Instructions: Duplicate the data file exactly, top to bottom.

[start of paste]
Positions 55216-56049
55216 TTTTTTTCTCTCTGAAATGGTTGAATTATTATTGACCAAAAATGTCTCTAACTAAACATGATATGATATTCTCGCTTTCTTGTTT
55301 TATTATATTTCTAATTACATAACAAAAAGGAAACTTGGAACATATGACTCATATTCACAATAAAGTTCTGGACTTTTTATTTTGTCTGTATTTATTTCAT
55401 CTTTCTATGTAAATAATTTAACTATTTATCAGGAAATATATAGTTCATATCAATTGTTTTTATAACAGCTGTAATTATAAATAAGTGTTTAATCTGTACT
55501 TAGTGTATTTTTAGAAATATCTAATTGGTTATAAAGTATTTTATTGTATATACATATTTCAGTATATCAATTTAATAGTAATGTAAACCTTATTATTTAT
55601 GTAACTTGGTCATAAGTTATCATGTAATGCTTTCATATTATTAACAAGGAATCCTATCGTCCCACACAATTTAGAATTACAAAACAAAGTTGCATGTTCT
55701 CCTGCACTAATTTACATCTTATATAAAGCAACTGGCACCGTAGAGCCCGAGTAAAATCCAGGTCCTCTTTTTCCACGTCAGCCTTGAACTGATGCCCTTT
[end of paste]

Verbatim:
Positions 55216-56049
55216 TTTTTTTCTCTCTGAAATGGTTGAATTATTATTGACCAAAAATGTCTCTAACTAAACATGATATGATATTCTCGCTTTCTTGTTT
55301 TATTATATTTCTAATTACATAACAAAAAGGAAACTTGGAACATATGACTCATATTCACAATAAAGTTCTGGACTTTTTATTTTGTCTGTATTTATTTCAT
55401 CTTTCTATGTAAATAATTTAACTATTTATCAGGAAATATATAGTTCATATCAATTGTTTTTATAACAGCTGTAATTATAAATAAGTGTTTAATCTGTACT
55501 TAGTGTATTTTTAGAAATATCTAATTGGTTATAAAGTATTTTATTGTATATACATATTTCAGTATATCAATTTAATAGTAATGTAAACCTTATTATTTAT
55601 GTAACTTGGTCATAAGTTATCATGTAATGCTTTCATATTATTAACAAGGAATCCTATCGTCCCACACAATTTAGAATTACAAAACAAAGTTGCATGTTCT
55701 CCTGCACTAATTTACATCTTATATAAAGCAACTGGCACCGTAGAGCCCGAGTAAAATCCAGGTCCTCTTTTTCCACGTCAGCCTTGAACTGATGCCCTTT